Although there is no federal statute that specifically protects individuals with a criminal history from employment discrimination, New York State and New York City both explicitly prohibit this form of discrimination.

The New York State Human Rights Law (N.Y. Executive Law § 296) makes it unlawful for an employer to deny employment to (or otherwise discriminate against) an individual based upon his or her having been convicted previously of a crime, or by reason of a finding of lack of “good moral character” due to his or her prior conviction of a criminal offense, when such a denial is a violation of New York Correction Law Article 23-A.

Under New York Correction Law Article 23-A, employers with 10 or more employees are expressly prohibited from making adverse hiring or termination decisions based upon an individual’s conviction record unless one of the following is found to apply:

  1. There is a direct relationship between one or more of the previous criminal offense(s) and the specific employment position sought or held by the individual; or
  2. The hiring or continuation of employment of the individual would involve an unreasonable risk to property or the safety or welfare of specific individuals or the general public.

Article 23-A even provides a list of eight factors that employers must consider when determining whether a person’s conviction history is job-related or whether that person would, because of that history, pose an unreasonable risk to the public or to property:

  1. New York’s public policy encouraging the employment of persons previously convicted of one or more crimes;
  2. The specific duties and responsibilities of the employment position sought or held by the individual;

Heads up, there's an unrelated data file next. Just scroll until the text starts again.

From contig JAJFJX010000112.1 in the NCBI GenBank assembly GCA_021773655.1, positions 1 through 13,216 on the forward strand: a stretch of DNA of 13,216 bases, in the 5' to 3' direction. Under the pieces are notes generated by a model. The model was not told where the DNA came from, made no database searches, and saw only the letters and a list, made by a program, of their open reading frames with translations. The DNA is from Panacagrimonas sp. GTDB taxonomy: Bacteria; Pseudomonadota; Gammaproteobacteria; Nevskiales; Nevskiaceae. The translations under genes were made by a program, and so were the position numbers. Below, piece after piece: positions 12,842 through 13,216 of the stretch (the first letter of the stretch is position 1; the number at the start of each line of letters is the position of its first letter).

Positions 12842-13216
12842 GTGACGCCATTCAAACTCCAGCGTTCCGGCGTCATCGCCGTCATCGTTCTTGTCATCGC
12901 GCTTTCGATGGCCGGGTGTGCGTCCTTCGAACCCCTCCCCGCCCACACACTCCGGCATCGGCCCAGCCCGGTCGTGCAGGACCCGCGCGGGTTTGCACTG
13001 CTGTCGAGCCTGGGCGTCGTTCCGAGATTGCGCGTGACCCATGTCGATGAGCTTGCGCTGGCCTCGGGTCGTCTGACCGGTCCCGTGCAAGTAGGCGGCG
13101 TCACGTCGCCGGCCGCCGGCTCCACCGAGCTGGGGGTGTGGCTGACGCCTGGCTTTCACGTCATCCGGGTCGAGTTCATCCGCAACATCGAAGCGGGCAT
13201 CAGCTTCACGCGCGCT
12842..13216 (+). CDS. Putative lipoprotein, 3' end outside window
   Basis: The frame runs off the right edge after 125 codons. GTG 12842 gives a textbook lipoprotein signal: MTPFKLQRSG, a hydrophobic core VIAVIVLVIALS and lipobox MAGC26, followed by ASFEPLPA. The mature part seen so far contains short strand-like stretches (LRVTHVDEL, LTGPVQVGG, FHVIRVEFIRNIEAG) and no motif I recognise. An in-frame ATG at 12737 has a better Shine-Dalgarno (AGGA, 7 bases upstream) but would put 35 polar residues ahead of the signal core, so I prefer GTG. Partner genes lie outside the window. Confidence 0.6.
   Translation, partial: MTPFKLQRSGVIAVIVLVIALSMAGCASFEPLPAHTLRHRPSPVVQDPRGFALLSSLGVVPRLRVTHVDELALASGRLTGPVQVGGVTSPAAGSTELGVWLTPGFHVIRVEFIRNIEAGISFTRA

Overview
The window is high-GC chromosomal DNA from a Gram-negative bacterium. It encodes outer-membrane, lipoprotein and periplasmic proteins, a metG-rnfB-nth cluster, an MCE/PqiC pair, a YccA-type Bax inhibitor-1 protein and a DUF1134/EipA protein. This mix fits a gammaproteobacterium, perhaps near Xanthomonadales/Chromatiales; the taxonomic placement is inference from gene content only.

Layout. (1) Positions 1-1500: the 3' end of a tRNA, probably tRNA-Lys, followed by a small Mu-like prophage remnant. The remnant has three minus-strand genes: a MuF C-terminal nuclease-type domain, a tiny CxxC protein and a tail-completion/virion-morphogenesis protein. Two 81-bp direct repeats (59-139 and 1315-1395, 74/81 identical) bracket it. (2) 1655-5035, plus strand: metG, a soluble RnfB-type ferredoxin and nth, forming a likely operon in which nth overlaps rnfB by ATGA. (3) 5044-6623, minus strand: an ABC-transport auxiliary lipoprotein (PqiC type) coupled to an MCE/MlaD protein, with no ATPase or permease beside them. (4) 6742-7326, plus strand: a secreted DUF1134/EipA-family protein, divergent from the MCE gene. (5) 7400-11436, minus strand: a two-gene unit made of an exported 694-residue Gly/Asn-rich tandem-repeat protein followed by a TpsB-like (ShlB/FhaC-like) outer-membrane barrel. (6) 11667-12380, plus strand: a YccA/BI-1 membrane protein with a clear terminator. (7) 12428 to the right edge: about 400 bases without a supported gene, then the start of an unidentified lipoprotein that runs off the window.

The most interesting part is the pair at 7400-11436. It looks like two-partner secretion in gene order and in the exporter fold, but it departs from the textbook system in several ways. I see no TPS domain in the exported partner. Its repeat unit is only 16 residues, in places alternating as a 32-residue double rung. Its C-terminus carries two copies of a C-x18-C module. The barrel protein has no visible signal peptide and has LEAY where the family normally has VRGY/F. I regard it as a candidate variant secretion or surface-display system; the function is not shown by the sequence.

3. The bearing, if any, the criminal offense(s) for which the person was previously convicted will have on that individual’s fitness or ability to perform one or more job duties or responsibilities;
  4. The time that has elapsed since the occurrence of the criminal offense(s);
  5. The age of the person at the time of the occurrence of the criminal offense(s);
  6. The seriousness of the offense(s);
  7. Any information produced by the person or on his or her behalf, in regard to that person’s rehabilitation and good conduct; and
  8. The legitimate interest of the employer in protecting its property and the safety and welfare of specific individuals or the general public.

The New York State Human Rights Law (N.Y. Executive Law § 296) also prohibits employers from denying an individual a job (or otherwise discriminating against that person) because of any arrest that did not result in conviction, as well as prohibits employers from asking job applicants to disclose any arrest that did not lead to conviction.  However, this law does not apply to police or other law enforcement positions, as law enforcement agencies are authorized to ask applicants about all arrests, whether or not they led to conviction.

Please note that the New York City Human Rights Law (Administrative Code of the City of New York § 8-107) also protects individuals who have been arrested but not convicted, as well as individuals with past conviction(s), from employment discrimination.

Lastly, it’s important to remember that the New York Fair Credit Reporting Act and the New York Labor Law provide that:

  1. An employer seeking to conduct a criminal background check must distribute a copy of Article 23-A to the subject of the report prior to conducting the check;
  2. An employer receiving an investigative consumer report from a consumer reporting agency that contains information of criminal convictions must provide a second copy of Article 23-A to the subject of the report upon receipt of the report; and
  3. All employers must post a copy of Article 23-A in a “visually conspicuous manner” and “a place accessible” to all employees.

If you are still uncertain of the law regarding the use of an individual’s criminal history, it is strongly recommended that you consult with a New York employment discrimination attorney.  Please call the Law Office of Yuriy Moshes, P.C. at (888) 445-0234 for a free consultation with one of our experienced labor and employment discrimination attorneys.

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